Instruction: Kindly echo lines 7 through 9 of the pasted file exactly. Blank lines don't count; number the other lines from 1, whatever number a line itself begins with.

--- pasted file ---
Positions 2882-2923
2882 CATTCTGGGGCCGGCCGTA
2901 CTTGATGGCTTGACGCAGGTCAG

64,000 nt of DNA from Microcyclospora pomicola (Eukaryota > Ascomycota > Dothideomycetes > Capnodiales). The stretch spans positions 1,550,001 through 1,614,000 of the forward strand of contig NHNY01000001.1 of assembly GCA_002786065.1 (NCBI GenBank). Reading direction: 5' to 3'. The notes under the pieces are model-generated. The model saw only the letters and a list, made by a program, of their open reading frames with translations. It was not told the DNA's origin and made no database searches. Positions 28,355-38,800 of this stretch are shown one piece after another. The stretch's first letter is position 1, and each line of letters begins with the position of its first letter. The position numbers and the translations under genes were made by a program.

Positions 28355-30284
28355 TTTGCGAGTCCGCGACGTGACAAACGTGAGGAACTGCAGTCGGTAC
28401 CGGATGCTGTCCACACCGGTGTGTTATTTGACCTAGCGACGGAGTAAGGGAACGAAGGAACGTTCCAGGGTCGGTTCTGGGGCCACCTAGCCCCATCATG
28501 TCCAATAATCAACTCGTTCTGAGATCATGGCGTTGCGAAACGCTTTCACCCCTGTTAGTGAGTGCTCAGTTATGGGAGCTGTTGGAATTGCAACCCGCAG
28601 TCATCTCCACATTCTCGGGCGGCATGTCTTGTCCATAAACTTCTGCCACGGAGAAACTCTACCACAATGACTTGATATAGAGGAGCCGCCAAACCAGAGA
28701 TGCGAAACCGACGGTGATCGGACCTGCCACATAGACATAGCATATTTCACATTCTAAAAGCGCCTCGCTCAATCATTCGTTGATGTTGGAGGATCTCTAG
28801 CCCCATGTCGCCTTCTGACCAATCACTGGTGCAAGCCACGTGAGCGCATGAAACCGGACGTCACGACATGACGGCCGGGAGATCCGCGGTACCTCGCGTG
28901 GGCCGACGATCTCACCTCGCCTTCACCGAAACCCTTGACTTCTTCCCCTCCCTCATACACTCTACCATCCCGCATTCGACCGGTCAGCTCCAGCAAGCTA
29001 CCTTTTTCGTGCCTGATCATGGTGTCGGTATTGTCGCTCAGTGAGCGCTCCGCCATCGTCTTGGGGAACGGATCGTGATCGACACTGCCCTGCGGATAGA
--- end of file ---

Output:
28401 CGGATGCTGTCCACACCGGTGTGTTATTTGACCTAGCGACGGAGTAAGGGAACGAAGGAACGTTCCAGGGTCGGTTCTGGGGCCACCTAGCCCCATCATG
28501 TCCAATAATCAACTCGTTCTGAGATCATGGCGTTGCGAAACGCTTTCACCCCTGTTAGTGAGTGCTCAGTTATGGGAGCTGTTGGAATTGCAACCCGCAG
28601 TCATCTCCACATTCTCGGGCGGCATGTCTTGTCCATAAACTTCTGCCACGGAGAAACTCTACCACAATGACTTGATATAGAGGAGCCGCCAAACCAGAGA